What I learned at Conference Year 2

*I will first say that I am lacking sleep as I post this so if it overlaps last year’s post, OH WELL! 😀

  • I really should get business cards. Everyone there used them for networking and that is a good reason to go to a conference.
  • Get into a critique group or organization (Like SCBWI). Not only does it make writing less solitary, other members can help hold you accountable. There’s also help on making your work its best and more.
  • Phone calls in your hotel room at 5am mean bad things. Like some idiot hit my car in the parking garage. That’s two years in a row something happened to my car in that garage–well, last year’s was my fault.
  • Nathan Bransford is as cool as I thought he would be. And he has plenty of info to share. Don’t believe me? Look for yourself   http://blog.nathanbransford.com/
  • Conferences are full of people at different writing levels. So this means I’m not the newest!
  • When a session says bring pages for agent to critique, DO IT.
  • Sitting for really long periods of time make your butt go numb. Make sure to take advantage of break times and stand.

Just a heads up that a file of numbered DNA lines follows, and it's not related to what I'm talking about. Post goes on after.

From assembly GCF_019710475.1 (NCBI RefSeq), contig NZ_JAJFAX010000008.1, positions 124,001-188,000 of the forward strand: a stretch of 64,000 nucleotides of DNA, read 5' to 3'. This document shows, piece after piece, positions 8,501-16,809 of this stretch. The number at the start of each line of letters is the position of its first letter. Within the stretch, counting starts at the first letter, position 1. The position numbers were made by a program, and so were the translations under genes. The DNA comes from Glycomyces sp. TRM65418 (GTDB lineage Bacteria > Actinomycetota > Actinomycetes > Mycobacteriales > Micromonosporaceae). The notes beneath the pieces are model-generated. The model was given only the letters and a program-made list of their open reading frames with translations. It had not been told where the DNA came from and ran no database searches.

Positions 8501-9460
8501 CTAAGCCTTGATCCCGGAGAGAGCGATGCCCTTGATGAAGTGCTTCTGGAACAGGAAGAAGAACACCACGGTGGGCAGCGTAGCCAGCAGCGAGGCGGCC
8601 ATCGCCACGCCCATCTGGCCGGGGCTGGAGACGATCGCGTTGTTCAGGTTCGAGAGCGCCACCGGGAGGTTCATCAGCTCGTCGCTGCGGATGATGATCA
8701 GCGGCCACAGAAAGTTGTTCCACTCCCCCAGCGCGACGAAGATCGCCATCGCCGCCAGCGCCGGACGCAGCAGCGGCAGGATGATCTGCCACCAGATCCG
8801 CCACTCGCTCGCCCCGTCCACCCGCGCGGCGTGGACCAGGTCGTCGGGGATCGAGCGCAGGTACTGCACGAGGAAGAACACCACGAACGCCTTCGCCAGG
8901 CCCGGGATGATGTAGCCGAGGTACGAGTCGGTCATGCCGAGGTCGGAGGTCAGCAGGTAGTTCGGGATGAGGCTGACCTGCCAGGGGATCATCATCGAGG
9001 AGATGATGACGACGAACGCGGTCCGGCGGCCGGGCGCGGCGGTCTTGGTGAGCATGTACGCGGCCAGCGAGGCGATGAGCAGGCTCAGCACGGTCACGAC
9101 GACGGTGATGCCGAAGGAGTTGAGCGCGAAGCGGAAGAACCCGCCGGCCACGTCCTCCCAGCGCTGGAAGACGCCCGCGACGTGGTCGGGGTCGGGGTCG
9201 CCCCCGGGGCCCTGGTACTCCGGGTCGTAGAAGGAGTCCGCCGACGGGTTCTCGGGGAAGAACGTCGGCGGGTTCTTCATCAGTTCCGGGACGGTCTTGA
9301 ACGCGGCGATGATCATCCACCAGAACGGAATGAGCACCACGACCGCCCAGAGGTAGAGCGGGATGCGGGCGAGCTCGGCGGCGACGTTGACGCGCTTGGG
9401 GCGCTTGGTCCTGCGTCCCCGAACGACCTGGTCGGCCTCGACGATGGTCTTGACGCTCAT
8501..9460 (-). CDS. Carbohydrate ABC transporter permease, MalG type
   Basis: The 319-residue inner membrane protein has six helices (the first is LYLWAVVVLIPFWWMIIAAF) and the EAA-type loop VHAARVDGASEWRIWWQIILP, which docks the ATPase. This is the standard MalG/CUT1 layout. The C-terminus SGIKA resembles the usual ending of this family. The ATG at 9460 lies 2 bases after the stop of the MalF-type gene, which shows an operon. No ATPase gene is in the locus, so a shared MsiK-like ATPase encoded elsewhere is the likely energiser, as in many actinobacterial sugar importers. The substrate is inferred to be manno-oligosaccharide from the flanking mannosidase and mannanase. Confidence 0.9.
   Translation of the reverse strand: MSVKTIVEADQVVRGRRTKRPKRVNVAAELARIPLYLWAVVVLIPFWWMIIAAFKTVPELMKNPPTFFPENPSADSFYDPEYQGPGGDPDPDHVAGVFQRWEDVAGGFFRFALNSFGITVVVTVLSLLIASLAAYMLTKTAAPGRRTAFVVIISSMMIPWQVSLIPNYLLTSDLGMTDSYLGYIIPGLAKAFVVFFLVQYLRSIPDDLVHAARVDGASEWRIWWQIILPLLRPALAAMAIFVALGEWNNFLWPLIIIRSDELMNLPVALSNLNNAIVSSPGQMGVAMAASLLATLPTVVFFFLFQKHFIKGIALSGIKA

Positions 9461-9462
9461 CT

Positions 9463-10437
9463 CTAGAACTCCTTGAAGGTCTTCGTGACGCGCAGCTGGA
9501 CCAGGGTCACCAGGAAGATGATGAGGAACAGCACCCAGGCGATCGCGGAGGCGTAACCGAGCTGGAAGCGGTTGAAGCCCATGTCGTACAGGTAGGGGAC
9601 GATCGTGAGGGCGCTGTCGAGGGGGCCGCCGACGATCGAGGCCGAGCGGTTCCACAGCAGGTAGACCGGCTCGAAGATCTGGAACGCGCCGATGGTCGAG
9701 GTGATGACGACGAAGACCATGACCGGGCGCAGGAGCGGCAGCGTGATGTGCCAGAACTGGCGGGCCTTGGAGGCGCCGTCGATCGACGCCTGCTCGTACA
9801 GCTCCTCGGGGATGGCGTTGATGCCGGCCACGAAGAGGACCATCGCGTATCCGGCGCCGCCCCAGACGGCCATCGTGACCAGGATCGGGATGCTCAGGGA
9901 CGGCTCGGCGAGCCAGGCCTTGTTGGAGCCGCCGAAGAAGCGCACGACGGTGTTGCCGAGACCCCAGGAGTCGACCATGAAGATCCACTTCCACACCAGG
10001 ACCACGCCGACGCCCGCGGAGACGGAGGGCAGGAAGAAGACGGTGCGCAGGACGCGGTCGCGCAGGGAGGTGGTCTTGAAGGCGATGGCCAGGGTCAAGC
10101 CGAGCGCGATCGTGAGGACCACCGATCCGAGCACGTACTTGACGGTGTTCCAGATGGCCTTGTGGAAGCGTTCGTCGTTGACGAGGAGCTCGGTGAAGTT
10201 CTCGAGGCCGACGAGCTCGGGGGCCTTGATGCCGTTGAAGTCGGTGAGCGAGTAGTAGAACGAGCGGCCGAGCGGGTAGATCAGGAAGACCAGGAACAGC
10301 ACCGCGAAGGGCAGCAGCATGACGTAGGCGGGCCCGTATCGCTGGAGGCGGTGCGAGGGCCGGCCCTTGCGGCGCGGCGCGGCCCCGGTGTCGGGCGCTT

• Agents and published authors are people too. They don’t bite (well, it didn’t leave a mark at least).
  • Don’t let fear stop you. You won’t drown if you think you’re in over your head (they promised).
  • There is no such thing as perfection. There is only good enough.
  • Permit yourself to make mistakes. I know, we’ve all heard this but it’s worth repeating.
  • Overnight successes are not overnight. They have worked for years writing. Maybe this book came about faster, but there are most likely others shelved along the way.
  • Bring dough, THERE WILL BE BOOKS! And almost every presenter will have a ton of suggestions, too.
  • Take advantage of your hotel pool and free toiletries. Do I really need to explain this one?
  • Leave the session 2 minutes early to avoid a line in the ladies’ room.

Obviously, there are plenty of other reasons to go to a conference. I learned so many things about avoiding writer’s block and plotting. I heard from published writers who have been in the trenches and lived to tell about it. I met fabulous writers from all over (including Australia) . And when I catch up on my sleep (did I mention our first night, we were kept up by really bad rave music with a nasty bass?), I plan to implement all the ideas these fabulous sessions put into my head. No matter what you get from a conference, you will not regret it. Maybe you want to pitch to an agent or just meet up with other authors, there is something for everyone. I went to the University of Wisconsin Writers Institute and it is a general conference open to writers of every genre and type of writing (i.e. novel, poetry, screenwriting, etc). There are also conferences specific to different genres and groups. Make sure to do some research to find the right one for you. And make sure to massage your butt every once in a while. You won’t want to leave your seat!

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